DECLINING VERTICAL SUNDIAL CALCULATOR
Enter data into the blue panel and click the calculate button.
Latitude Declination
Gnomon side angle Hour angle
Length BC           
Length AB Shadow angle FCG
Length AD Shadow length CF
Length BD Horizontal dist' FG
Length CD Vertical dist' CG
Angle ACD To run another calculation, just edit in the blue panel as required.

Only press reset to clear all boxes.

Angle ACB
Angle BCD
Altitude of sun Azimuth from south

Direct South Facing Vertical Sundial

Vertical South Facing Dial The Direct South facing sundial can easily be calculated for your latitude by following the Quick Start Guide.
As can be seen, all the shadow angle lines radiate from the top at point 'C'. The values input for the dial shown are:-

• Latitude: 53
• Gnomon side angle: 90
• Length BC: 2.5
• Declination: 12
• Hour angles of: 15, 30 and 45

The Hour Angle (or to be correct the Local Hour Angle) of 45 degrees for 9am and 3pm calculates to a Shadow Angle of 31.04 degrees, and is the same for both the East and West faces of the dial as it is South facing.

The position of point 'F' corresponds to the point where the tip of the Gnomons shadow at point 'A' would touch the dial face at 2pm when the sun is at a Declination of plus 12 degrees.

Gnomon ABC To plot a line of Declination point 'F' would be plotted for each Shadow Angle and a line drawn through all the points. The process then repeated for other Declination lines as required. It is worth noting that for the Equinoxes the line is straight, and all others it is a curve. Line 'FG' is at right angles to vertical line 'CG' and angle 'FCG' is the Shadow Angle.

The Gnomon for the above dial is shown to the left and points 'B' and 'C' correspond with those on the dial face.

Gnomon ABC on dial In this picture the gnomon of the Direct South facing dial is fitted and stands perpendicular to the dial face, so the Gnomon side angle is 90 degrees.
The shadow cast by the Gnomon is approaching the 11am shadow angle line.

West Declining Vertical Sundial

West declining dial face The Declining Vertical sundial is not south facing, but is rotated either to the East or the West of south facing by some angle.

This angle has to be measured before any dial calculations can be started.
There are various ways of going about this, but would typically involve setting up a simple dial with a stick gnomon mounted on the surface that the sundial will be mounted on.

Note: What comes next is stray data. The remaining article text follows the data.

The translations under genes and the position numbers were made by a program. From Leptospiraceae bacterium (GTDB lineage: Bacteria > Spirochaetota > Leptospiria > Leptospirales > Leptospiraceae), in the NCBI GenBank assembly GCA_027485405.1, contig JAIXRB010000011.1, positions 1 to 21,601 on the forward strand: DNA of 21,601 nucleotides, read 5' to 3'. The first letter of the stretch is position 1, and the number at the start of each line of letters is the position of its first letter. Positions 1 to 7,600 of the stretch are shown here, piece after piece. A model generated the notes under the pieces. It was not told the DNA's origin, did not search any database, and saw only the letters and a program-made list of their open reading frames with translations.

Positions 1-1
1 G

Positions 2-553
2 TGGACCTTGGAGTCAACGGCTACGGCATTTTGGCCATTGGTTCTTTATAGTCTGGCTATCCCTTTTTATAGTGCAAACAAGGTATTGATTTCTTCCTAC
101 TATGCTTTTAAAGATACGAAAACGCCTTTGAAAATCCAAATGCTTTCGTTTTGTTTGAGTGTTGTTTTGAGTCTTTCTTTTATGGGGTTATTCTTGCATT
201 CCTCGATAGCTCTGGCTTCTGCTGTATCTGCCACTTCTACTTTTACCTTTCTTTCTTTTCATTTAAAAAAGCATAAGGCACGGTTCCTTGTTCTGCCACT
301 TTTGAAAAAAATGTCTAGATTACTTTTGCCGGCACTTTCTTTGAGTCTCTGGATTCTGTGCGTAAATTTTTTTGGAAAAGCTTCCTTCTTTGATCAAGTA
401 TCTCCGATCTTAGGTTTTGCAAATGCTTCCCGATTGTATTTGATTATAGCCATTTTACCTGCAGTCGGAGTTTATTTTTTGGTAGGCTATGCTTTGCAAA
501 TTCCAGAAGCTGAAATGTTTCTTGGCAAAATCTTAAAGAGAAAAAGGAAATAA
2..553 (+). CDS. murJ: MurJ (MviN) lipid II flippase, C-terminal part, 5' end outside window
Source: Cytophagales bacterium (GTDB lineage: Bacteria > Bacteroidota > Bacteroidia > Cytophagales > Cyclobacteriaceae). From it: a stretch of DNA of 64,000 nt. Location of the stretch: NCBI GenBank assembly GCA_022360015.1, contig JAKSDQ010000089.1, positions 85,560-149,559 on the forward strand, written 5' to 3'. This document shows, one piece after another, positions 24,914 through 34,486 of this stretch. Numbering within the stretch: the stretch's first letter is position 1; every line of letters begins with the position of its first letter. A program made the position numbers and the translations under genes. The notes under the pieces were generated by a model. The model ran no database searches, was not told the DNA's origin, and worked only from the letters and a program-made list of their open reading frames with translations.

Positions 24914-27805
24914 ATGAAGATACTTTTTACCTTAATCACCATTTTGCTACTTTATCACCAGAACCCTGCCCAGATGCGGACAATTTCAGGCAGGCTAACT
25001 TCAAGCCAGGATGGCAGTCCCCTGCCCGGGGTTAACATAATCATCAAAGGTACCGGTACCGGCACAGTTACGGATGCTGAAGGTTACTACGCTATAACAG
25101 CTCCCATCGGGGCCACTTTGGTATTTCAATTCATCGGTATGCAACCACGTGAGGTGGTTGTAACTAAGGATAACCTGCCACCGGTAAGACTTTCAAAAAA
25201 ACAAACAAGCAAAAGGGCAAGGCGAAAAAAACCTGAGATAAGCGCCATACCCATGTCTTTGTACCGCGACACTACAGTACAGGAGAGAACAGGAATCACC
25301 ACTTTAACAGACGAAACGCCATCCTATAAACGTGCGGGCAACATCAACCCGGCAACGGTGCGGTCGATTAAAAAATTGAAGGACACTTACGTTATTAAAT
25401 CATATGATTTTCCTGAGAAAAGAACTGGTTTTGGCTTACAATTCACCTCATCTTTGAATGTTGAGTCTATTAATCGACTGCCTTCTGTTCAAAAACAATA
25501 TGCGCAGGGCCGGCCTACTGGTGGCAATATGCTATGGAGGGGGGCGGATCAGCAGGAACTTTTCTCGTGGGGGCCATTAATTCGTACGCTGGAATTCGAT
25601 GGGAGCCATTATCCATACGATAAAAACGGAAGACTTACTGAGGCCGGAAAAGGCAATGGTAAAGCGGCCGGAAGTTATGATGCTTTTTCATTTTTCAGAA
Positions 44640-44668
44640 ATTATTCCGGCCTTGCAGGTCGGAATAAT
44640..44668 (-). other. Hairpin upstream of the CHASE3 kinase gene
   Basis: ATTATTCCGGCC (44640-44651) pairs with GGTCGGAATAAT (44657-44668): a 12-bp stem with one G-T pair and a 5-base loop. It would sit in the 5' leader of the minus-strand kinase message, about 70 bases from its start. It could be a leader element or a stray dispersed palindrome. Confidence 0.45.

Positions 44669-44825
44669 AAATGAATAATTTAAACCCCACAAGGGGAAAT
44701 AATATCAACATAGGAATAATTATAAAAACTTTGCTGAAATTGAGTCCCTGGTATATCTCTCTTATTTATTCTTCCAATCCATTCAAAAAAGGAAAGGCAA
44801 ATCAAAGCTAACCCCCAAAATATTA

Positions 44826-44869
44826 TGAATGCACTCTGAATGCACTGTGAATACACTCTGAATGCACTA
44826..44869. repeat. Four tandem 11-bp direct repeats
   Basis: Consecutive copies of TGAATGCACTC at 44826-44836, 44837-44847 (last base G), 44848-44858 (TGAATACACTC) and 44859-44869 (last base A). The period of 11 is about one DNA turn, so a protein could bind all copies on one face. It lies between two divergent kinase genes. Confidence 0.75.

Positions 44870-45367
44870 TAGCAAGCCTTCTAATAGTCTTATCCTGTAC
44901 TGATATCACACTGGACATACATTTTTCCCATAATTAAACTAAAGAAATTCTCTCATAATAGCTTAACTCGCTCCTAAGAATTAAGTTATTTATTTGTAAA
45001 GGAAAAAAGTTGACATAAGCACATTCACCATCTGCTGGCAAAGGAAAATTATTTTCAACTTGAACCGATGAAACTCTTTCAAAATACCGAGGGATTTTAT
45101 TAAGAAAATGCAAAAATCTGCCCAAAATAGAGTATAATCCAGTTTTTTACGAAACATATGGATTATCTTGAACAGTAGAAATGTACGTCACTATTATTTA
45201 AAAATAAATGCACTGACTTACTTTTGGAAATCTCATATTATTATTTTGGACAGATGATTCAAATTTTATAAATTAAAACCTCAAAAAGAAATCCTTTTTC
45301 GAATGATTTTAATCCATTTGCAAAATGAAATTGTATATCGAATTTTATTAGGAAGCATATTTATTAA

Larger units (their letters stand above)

A reading of the suns azimuth angle is taken, and this is compared with the calculated azimuth of the sun at that time and date.
See the section on Preliminary measurements for a detailed account of going about this.

When the angle that the dial is to be rotated from due south has been obtained, it is converted to the Gnomon side angle.

Declining gnomon In the example shown here, the dial is rotated 30 degrees round towards the west.
The Gnomon side angle is the angle between the dial face and the side face of the Gnomon, so as the Gnomon points due south along line 'B A' the side angle on the East face of the dial is 60 degrees, and on the West face 120 degrees.
Unlike the Direct South facing dial, the calculations for the East And West faces are carried out separately, each having different Gnomon side angles.

Gnomon ABC on declining dial The values input for this Declining dial are:-

• Latitude: 53
• Length BC: 2.5
• Declination: 12
• Hour angles of: 15, 30 and 45

Two sets of calculations are obtained, one with the Gnomon side angle of 60 for the East face, and one with the Gnomon side angle of 120 for the West face of the dial.

Notice how in this action shot the shadow is following the 12 degree line of declination and has reached the 3pm time line.

Two types of gnomon Two Gnomons are shown here, the green one is same one used on the Direct South and Declining sundials shown above.
The purpose of the yellow one is to offer an alternative that stands squarly on the dial face, unlike the green one that is angled to point South.
The yellow Gnomon marked 'ACD' stands on dial face line 'CD' with a side angle of 90 degrees.
The Gnomon edge 'AC' that casts the shadow over the dial face is in exactly the same place relative to the dial face which ever type of Gnomon is chosen.